Looking Back: Bush's Foreign Policy Toward Latin America

Latin America and the Caribbean

Yesterday National Security Advisor Stephen Hadley spoke at the Center for Strategic and International Studies, where he looked back on the "core convictions that have formed the basis of President Bush's foreign policy - what this administration has accomplished in key regions of the world - and what opportunities and challenges await the next administration." While his reminiscence spanned everything from the war in Iraq, to Russia, to relations with Europe, Hadley also revisited President Bush's policies toward Latin America. His remarks on the region are quoted below. Hadley's entire address at CSIS can be read here.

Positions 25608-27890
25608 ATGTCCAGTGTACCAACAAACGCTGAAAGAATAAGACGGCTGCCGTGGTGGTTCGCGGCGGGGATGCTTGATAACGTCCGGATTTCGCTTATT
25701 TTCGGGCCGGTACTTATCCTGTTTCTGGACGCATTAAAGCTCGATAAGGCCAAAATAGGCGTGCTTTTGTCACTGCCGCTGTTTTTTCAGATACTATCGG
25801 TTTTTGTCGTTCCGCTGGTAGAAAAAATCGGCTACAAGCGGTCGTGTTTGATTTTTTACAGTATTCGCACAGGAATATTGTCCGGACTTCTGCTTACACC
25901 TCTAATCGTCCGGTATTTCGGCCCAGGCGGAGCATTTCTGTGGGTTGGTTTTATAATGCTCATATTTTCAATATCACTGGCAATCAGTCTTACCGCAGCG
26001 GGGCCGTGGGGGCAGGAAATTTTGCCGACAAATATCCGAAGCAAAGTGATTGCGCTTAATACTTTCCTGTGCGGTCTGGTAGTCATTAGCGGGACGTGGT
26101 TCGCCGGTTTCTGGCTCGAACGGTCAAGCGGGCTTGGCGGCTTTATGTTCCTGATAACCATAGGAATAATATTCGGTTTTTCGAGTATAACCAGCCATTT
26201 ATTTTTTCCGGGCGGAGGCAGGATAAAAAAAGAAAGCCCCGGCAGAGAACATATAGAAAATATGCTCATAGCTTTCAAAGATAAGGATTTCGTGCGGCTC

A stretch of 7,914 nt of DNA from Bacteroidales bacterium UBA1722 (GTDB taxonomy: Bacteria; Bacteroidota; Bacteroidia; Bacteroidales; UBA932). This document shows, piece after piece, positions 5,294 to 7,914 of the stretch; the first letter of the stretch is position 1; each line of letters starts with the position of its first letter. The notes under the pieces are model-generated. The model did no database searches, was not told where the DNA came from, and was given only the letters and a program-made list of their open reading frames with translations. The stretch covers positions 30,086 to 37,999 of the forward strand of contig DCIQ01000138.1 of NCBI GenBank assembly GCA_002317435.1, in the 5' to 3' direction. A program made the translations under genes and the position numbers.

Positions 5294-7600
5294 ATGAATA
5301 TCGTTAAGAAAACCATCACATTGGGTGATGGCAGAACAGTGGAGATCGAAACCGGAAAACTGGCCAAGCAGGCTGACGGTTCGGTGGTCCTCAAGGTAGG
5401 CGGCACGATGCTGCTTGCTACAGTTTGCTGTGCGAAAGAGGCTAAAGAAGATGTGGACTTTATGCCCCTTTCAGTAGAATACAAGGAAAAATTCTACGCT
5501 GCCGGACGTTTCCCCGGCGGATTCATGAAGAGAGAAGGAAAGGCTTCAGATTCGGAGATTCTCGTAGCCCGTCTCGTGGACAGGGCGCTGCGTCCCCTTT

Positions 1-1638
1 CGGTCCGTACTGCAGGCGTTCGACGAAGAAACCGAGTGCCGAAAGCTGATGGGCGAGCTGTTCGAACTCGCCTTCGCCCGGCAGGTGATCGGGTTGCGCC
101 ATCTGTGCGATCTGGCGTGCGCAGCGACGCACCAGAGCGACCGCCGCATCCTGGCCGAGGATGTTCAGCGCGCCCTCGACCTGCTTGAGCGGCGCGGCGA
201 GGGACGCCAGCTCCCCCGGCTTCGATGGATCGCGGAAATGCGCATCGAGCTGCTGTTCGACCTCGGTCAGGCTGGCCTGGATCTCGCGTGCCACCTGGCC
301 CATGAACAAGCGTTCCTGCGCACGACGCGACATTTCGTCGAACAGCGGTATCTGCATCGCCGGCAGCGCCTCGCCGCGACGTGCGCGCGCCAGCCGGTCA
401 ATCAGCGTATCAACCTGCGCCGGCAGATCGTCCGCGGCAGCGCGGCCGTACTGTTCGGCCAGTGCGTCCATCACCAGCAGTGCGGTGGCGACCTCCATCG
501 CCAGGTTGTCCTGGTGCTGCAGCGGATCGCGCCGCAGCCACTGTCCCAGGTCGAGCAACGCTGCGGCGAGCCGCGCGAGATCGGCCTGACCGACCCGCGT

In the Western Hemisphere, President Bush confronted the challenges of a region where many had begun to doubt the benefits of democracy and freedom. The President's strategy has been to help democratic governments in the region better serve their people -- and demonstrate that democracy can deliver and that freedom is the path to prosperity and a better life. Under President Bush's leadership, the United States has renewed its commitment to social justice in the region. We've pledged $2 billion for new initiatives to improve access to health care, education, affordable housing, and economic opportunity. We have helped lift the burden of more than $3 billion of debt. We've negotiated free trade agreements with 10 nations, including two agreements awaiting approval from Congress. We've pledged $1.3 billion to help Mexico and Central American nations fight organized crime networks and drug traffickers. We are helping Colombia defeat the FARC and other narco-terrorists. We have formed an important strategic partnership with Brazil. And we are working with states like Brazil, Canada, Chile, Colombia, Mexico, Peru, and Uruguay to showcase the benefits of markets, democracy, and freedom -- as the alternative to competing visions based on populist rhetoric, statist economics, and authoritarian politics. The commitment of these states represents an important opportunity for the new administration. As a good first step, the new Congress should approve the free trade agreements with Colombia and Panama -- as well as South Korea. And the most dramatic opportunity for advancing America's agenda in the hemisphere would be for the new administration to work with Congress to enact comprehensive immigration reform -- and build an immigration system that is compassionate and fair.